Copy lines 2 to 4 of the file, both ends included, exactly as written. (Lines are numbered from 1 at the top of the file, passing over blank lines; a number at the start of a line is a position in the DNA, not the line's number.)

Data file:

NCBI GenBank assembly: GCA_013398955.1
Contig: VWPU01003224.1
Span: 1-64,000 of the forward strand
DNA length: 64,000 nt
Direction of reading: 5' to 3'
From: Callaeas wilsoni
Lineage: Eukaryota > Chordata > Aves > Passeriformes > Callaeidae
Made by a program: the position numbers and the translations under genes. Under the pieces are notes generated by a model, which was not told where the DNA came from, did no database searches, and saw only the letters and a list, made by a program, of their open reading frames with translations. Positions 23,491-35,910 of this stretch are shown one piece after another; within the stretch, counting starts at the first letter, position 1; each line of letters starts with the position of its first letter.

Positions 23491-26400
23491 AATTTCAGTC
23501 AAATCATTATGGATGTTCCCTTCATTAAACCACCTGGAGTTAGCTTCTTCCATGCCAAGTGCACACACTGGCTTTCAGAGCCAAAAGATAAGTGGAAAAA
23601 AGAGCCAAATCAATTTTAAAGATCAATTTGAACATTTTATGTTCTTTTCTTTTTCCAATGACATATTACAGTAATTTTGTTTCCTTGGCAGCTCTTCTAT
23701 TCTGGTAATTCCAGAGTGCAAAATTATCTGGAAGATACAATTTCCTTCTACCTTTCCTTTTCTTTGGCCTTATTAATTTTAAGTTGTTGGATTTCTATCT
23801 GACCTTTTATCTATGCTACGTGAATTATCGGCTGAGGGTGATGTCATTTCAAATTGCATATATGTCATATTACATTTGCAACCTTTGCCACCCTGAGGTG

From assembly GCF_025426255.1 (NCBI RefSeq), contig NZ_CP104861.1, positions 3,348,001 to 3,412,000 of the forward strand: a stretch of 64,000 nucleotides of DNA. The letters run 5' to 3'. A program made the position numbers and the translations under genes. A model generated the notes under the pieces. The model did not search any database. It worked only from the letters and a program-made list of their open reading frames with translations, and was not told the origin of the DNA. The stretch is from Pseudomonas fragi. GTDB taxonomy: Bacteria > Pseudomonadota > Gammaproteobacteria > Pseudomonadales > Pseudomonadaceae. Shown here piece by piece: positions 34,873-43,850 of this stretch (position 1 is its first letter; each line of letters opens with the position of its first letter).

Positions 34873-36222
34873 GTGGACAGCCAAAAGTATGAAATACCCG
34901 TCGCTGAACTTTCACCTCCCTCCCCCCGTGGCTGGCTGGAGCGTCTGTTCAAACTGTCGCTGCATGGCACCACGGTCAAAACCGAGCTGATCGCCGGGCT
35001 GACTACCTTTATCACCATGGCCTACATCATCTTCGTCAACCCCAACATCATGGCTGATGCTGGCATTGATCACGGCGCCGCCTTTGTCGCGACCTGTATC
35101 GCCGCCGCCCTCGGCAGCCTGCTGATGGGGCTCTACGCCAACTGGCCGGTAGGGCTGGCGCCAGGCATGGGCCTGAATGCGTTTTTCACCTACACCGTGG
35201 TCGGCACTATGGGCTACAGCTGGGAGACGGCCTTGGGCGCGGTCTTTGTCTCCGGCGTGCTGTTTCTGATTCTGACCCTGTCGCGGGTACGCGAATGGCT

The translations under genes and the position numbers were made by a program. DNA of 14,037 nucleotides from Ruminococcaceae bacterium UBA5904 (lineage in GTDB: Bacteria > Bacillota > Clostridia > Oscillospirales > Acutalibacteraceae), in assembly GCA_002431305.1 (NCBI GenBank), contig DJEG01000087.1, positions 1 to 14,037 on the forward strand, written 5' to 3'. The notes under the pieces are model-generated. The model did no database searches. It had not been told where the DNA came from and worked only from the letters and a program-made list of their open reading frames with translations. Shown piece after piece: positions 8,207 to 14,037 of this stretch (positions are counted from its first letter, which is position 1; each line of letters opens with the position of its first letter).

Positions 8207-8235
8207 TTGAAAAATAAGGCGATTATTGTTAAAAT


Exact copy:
Contig: VWPU01003224.1
Span: 1-64,000 of the forward strand
DNA length: 64,000 nt